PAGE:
This post is part of a multi-part series about the Securosis Guide to the RSA Conference (download the RSAC-G PDF). Please scroll to the bottom for links to other posts in the series.
This year at RSAC we will no doubt see the return of Big Data to the show floor. This comes along with all the muscle confusion that it generates—not unlike Crossfit. Before you hoist me to the scaffolding or pummel me with your running shoes, let's think about this. Other than the acolytes of this exercise regimen, who truly understands it? Say "Big Data" out loud. Does that hold any meaning for you, other than a shiny marketing buzzword and marketing imagery? It does? Excellent. If you say it three times out loud a project manager will appear, but sadly you will still need to fight for your budget.
Last year we leveraged the tired (nay, exhausted) analogy of sex in high school. Everyone talks about it but…yeah. You get the idea. Every large company out there today has a treasure trove of data available, but they have yet to truly gain any aerobic benefit from it. Certainly they are leveraging this information but who is approaching it in a coherent fashion? Surprisingly, quite a few folks. Projects such as the Centers for Disease Control's data visualizations, Twitter's Topography of Tweets, SETI's search for aliens, and even Yelp's hipster tracking map. They all leverage Big Data in new and interesting ways. Hmm, SETI and Yelp should probably compare notes on their data sets.
These are projects happening, often despite the best intentions of organizational IT security departments. Big Data is here, and security teams need to get their collective heads around the situation rather than hanging about doing kipping pull-ups. As security practitioners we need to find sane ways to tackle their security aspects projects to help guard against inadvertent data leakage as they thrust forward with their walking lunges.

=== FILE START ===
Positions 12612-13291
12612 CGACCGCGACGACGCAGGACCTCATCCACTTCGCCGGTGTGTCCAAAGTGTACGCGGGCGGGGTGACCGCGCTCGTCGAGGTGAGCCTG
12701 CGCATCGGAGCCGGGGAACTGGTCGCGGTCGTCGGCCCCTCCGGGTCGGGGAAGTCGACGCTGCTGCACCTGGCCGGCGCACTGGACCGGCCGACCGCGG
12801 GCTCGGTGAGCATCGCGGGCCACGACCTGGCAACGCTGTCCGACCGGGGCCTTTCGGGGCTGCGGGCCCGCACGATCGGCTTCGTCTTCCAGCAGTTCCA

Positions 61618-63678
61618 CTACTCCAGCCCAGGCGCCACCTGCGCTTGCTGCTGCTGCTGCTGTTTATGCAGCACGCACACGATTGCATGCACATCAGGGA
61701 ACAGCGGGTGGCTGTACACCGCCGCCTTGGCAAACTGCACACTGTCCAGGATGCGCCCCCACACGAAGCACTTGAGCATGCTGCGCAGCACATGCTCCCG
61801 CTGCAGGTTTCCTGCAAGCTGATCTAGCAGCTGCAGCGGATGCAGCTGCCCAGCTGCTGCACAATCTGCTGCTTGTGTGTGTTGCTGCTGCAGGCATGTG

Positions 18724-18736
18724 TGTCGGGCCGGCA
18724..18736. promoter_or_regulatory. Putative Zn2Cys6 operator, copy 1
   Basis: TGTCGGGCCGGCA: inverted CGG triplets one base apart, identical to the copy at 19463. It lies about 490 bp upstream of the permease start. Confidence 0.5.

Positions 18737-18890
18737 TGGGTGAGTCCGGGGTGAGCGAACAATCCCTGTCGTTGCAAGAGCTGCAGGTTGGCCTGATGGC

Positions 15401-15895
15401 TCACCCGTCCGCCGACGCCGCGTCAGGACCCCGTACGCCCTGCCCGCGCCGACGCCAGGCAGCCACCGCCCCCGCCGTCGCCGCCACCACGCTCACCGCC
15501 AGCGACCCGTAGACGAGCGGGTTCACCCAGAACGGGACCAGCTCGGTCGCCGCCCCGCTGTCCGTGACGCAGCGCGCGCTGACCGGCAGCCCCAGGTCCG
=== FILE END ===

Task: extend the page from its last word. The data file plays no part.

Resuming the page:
Your internal security teams need to be aware of the issues with big data projects while striking a balance supporting business units. That will truly lead to muscle confusion for some. If you're looking for the Big Data security purveyors, they will most likely be the ones on the show floor quietly licking wounds from their workout while pounding back energy drinks.
—Dave Lewis, Contributing Analyst, Securosis
Check out other posts in the series: Introduction
Theme posts: Change; Internet of Things; Professionalism; Compliance; Big Data; Bonk; DevOps
Coverage Area Deep Dives: Overview; Endpoint Security; Network Security; IAM; Cloud Security; Data Security; Security Management;
Download your copy of RSAC-G